The Huge, Sudden Move We Made at the Start of the Summer

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Cool Newbie in Brooklyn Bridge Park, June 2013

When applying for my position as Oldest Social Media Intern Ever at Yelp, I had to create a Yelp account to show I could be proficient at all things Yelp. ‘Your Headline’ is part of a Yelp profile that at first seems like an afterthought, buried under 8 other fields on the form. But when you look at the public profile, it takes on an unanticipated prominence.

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As you see, right under the heavily filtered profile pic of me in a fedora I bought from a street vendor in the East Village for $15 [-5 cool points] sits my headline.

“Turning life upside down on a regular basis” 

It’s hokey, but quite accurate. After arriving in NYC six years ago, we’ve moved more times than I’d wish on my worst enemy (Siri). My career has been filled with more unpleasant surprises than Miley Cyrus’s Instagram feed.

But things seemed to settle down. We left the Upper East Side after Cool Newbie was born for the more affordable spaces of the North Bronx. After some of our trademark bouncing around, we found a place with such reasonable rent that we considered the unthinkable after a year: renewing a lease.

However, I started feeling like the groove we’d settled into was more of a rut. My commutes took upwards of an hour and a half of nose-to-armpit crowds on the subway. Our friends who lived in the neighborhood had either moved away or were about to. Cool Mum embarked upon epic pilgrimages just to take the Cool Bros to a playgroup.

The rent was sustainable, but it came at the cost of everything we loved about New York.

During a day in Park Slope, Brooklyn, Cool Mum asked some moms if they knew of any available apartments, though our (low) price range was pretty unrealistic for the area. Within hours, two moms separately emailed her about the same apartment. It was close to the celebrated Park Slope neighborhood, but featured a much lower rent. And it was a two-bedroom, whereas our four-member fam had pinballed around a one-bedroom for the past year.

It happened quickly. We saw the apartment, met the landlord and submitted an application. Somehow, they liked our single-income freelancing family and approved us. After spending three and a half years on the outskirts, we were on the cusp of planting ourselves back in the middle of the action.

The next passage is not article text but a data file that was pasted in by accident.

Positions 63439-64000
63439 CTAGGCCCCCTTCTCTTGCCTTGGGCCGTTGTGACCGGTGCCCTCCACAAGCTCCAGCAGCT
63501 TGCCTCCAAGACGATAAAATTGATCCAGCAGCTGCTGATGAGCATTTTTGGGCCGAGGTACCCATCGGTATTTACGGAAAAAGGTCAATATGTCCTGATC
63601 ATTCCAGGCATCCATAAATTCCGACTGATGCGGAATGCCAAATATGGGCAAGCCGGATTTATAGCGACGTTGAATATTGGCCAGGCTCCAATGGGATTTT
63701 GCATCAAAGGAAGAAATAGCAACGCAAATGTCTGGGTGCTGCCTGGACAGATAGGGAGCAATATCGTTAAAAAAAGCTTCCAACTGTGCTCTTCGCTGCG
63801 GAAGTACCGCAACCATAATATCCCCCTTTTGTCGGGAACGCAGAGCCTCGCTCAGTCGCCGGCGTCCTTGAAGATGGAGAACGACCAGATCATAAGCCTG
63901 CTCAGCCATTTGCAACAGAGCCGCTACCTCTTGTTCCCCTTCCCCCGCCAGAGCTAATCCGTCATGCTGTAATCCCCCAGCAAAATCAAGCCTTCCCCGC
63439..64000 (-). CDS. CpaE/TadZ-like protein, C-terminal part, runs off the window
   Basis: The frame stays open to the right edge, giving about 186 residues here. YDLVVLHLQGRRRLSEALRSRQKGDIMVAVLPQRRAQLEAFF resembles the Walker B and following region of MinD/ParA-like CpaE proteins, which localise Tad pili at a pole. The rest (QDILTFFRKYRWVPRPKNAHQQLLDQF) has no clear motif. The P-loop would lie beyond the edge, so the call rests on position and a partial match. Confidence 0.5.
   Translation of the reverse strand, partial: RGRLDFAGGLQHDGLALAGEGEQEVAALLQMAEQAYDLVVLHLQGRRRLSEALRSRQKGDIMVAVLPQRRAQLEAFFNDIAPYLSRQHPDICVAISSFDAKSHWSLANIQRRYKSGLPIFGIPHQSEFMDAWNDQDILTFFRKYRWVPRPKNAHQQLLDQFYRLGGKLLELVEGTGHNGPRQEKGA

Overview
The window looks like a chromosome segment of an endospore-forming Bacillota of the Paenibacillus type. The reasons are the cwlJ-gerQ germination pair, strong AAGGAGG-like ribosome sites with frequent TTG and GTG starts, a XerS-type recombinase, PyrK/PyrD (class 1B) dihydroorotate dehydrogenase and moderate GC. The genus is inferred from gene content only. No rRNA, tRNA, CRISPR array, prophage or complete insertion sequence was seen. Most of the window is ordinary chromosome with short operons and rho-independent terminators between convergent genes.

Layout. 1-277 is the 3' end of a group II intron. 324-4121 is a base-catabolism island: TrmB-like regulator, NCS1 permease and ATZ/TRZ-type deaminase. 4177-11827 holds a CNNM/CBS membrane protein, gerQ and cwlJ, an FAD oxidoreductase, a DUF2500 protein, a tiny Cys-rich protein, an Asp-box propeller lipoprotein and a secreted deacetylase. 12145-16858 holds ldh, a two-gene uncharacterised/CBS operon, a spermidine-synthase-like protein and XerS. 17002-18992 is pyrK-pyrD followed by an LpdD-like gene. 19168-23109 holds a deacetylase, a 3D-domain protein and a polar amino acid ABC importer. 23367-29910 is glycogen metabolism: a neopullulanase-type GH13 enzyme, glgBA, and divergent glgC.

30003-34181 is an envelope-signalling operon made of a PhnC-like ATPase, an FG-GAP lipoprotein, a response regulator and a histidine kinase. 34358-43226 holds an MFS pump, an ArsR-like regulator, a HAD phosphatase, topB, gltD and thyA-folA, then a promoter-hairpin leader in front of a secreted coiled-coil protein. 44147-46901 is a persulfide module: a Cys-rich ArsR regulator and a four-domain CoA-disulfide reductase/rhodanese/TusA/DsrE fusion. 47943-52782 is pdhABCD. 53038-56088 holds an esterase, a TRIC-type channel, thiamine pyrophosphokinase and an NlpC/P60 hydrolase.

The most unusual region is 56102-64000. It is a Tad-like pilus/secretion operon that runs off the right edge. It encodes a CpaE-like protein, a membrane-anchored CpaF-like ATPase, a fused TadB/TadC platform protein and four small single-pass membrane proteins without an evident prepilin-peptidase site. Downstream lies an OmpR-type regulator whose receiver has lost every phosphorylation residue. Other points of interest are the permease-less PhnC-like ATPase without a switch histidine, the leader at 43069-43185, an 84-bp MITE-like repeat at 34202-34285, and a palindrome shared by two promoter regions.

But this was in the middle of May, and we’d need to move in at the end of the month. We braced to pay a substantial penalty for bailing on two weeks notice. We prayed to somehow vacate without losing a ton of money.

When CM called our management company, it went as expected. They said there was no way they could let us out on two weeks notice. Thirty days was the absolute minimum, and even that was doing us a huge favor with no one lined up to take our place.

But then with no prompting, the rep uttered a beautiful statement I’d associate more with a yoga instructor than a New York real estate management firm:

“You know what? We’re going to be flexible…”

And stretch they did, freeing us to move out in two weeks with no penalties and our security deposit intact. Just days before, we were wondering whether to start a fourth year in the Bronx, or to drift further away from the city. Suddenly, we were throwing together a move to the third borough of our NYC journey.

On May 29, Cool Boy’s birthday, the Cool Fam moved to Kensington, Brooklyn! [+15 cool points]

What does that actually mean? We’re still trying to figure it out, but it was just beginning of the most life-changing summer since a certain Newbie hit the scene.

4 notes on “The Huge, Sudden Move We Made at the Start of the Summer

  1. Amanda Matheny

    Sounds like you had a good experience, and good thing they were nice enough to let you out early. I’d be very careful with what landlords tell you though, because I broke a lease once but they told me as long as I pay something toward the reletting fees every month, not a fixed amount but just proving I’m paying it, they wouldn’t send it to collections. Within less than 2 weeks, I had collections calling me. They do not always live up to their word!

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